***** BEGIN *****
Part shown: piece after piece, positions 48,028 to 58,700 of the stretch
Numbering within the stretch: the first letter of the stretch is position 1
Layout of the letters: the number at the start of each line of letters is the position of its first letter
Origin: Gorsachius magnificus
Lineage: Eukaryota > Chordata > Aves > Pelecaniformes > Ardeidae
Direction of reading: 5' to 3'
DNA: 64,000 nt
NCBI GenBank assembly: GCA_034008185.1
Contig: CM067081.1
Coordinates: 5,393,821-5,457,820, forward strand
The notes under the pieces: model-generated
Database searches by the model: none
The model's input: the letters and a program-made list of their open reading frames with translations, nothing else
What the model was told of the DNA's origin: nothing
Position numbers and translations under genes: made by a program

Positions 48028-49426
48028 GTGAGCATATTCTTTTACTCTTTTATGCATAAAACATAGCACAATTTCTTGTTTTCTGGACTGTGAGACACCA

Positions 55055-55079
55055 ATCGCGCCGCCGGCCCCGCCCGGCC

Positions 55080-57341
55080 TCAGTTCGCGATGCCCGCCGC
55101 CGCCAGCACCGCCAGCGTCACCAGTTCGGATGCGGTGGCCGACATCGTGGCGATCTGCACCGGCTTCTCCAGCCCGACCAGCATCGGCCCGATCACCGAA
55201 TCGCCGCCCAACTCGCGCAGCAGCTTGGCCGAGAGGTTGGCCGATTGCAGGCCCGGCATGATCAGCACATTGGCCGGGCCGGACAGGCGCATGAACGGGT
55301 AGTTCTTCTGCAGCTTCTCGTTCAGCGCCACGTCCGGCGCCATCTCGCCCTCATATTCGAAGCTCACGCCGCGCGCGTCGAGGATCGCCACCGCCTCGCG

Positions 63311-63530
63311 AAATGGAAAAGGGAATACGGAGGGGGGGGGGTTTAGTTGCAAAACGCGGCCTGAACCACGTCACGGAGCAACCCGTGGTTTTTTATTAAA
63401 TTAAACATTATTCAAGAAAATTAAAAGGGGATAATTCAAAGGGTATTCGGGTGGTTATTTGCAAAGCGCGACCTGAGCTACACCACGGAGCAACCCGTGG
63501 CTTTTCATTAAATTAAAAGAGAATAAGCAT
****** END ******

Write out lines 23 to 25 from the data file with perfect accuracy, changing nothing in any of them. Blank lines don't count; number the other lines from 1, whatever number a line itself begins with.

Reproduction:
55201 TCGCCGCCCAACTCGCGCAGCAGCTTGGCCGAGAGGTTGGCCGATTGCAGGCCCGGCATGATCAGCACATTGGCCGGGCCGGACAGGCGCATGAACGGGT
55301 AGTTCTTCTGCAGCTTCTCGTTCAGCGCCACGTCCGGCGCCATCTCGCCCTCATATTCGAAGCTCACGCCGCGCGCGTCGAGGATCGCCACCGCCTCGCG

Positions 63311-63530